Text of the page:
Systems and methods for a network server to assist position update for mobile devices are also provided. In some embodiments, the network server acquire positioning data from a plurality of mobile devices operating in a cellular network, determines a Quality-of-Position (QoP) information based on the acquired positioning data and transmits the QoP information to the plurality of mobile devices to be stored for position update. In some embodiments, the QoP information includes radio signal range data. In some embodiments, the acquired positioning data comprises position data received from a GNSS and network information stored on the plurality of mobile devices. In some embodiments, the network server determines the QoP information by statistically analyzing the acquired positioning data.

In still some other embodiments, the network server transmits the QoP information in response to determining that the mobile device does not support GNSS functionality or that the mobile device's GNSS functionality is inaccessible.

BRIEF DESCRIPTION OF THE DRAWINGS

Further features of the disclosure, its nature and various advantages, will be apparent upon consideration of the following detailed description, taken in conjunction with the accompanying drawings, in which like reference characters refer to like parts throughout, and in which:

FIG. 1 illustrates an example of a server-based positioning platform that provides position data to mobile devices according to an embodiment of this disclosure;

FIG. 2 is a flow chart of a mobile device carrying out a position updating process according to an embodiment of this disclosure;

FIG. 3 is a flow chart for a server to determine radio signal range information according to an embodiment of this disclosure;

FIG. 4 shows a block diagram of an exemplary mobile device according to an embodiment of this disclosure; and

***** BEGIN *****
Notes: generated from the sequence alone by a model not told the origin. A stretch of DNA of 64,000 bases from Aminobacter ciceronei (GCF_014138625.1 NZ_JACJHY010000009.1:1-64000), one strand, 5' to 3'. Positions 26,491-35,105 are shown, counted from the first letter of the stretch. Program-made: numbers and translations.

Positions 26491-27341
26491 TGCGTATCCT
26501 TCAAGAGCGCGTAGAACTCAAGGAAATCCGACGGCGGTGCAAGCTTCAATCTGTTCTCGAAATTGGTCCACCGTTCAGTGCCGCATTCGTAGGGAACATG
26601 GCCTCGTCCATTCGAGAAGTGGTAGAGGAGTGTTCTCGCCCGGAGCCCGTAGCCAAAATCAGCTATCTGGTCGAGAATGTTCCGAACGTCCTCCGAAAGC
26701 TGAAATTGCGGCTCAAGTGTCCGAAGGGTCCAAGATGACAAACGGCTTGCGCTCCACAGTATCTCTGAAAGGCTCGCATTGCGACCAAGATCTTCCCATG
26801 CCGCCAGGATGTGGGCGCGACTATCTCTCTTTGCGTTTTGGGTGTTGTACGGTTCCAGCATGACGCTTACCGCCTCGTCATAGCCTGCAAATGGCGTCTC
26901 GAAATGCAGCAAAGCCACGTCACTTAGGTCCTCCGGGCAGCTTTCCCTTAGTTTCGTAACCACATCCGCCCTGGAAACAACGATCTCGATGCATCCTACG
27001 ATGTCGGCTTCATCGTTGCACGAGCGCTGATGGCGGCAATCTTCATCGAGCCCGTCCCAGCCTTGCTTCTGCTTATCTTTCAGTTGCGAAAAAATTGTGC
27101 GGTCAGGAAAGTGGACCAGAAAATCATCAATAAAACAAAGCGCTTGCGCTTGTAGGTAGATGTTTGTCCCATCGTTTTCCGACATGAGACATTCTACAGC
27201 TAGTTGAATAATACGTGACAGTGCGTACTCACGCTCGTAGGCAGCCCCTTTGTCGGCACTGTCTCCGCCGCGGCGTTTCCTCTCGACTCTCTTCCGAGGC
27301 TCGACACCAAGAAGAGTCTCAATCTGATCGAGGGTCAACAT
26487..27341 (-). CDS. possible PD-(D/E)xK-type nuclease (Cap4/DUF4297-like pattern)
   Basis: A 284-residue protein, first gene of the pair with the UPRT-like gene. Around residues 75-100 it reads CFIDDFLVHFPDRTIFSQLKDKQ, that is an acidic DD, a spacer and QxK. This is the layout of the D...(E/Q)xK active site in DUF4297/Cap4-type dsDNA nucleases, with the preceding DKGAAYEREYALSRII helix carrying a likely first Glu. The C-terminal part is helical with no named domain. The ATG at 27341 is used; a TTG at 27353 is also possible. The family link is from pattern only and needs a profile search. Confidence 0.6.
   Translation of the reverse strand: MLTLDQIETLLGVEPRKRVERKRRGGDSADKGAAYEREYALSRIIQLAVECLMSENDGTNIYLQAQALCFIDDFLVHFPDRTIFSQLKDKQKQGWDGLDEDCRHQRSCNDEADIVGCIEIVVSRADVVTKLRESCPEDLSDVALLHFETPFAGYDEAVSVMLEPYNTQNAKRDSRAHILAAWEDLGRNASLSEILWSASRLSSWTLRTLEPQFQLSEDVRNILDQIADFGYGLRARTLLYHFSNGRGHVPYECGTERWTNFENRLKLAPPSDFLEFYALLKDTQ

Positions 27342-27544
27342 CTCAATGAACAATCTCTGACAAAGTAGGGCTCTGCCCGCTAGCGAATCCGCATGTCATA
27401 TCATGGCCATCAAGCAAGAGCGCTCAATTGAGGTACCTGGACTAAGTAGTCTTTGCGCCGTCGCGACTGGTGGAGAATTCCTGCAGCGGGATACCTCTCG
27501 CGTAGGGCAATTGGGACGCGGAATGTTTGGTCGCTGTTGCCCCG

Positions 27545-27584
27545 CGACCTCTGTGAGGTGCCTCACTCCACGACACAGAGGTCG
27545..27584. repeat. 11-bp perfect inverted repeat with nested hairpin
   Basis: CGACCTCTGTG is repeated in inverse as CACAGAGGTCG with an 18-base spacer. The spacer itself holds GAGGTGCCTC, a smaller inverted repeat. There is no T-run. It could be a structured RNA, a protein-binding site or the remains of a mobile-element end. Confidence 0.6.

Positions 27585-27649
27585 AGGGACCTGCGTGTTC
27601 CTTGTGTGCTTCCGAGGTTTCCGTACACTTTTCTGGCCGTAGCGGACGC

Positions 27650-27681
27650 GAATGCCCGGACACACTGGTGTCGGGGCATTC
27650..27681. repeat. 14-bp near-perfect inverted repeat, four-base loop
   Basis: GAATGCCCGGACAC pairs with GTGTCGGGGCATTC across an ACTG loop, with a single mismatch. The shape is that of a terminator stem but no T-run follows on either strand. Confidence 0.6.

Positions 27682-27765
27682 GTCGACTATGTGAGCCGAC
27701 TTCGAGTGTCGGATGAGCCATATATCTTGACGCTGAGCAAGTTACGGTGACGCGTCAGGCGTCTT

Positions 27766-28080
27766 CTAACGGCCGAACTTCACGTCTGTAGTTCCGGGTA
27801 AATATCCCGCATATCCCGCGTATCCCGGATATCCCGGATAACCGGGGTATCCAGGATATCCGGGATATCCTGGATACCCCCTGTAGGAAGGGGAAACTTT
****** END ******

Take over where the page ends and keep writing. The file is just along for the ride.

FIG. 5 is another flow chart of a mobile device carrying out a position updating process in accordance with an embodiment of this disclosure.

DETAILED DESCRIPTION

Various implementations of this disclosure provide an enhanced mechanism to assist mobile devices in determining and updating their current physical location. Rather than relying on a GNSS such as the GPS, the GLObalnaja NAvigatsionnaja Sputnikovaja Sistema (GLONASS), the Galileo navigation satellite system, the Beidou navigation satellite system, and the like, mobile devices can utilize network information in a manner described herein to deduce their current location. For instance, mobile devices in a cellular network regularly receive radio signals from the cellular tower. Oftentimes, the mobile devices utilizes the received radio signals to perform various cellular functions, such as sending and receiving text messages. When prompted, the mobile devices may additionally provide their location information to a remote server of the cellular network, which calculates a radio signal range based on a statistical model. The radio signal range can be delivered to the mobile devices within the cellular network to be cached and used to determine and update their location information. It is understood that the terms “cached” and “stored” refer to saving a value into a memory or storage element. Further details of implementing systems and method of position updating based on cached radio signal range will be made apparent in view of the following description.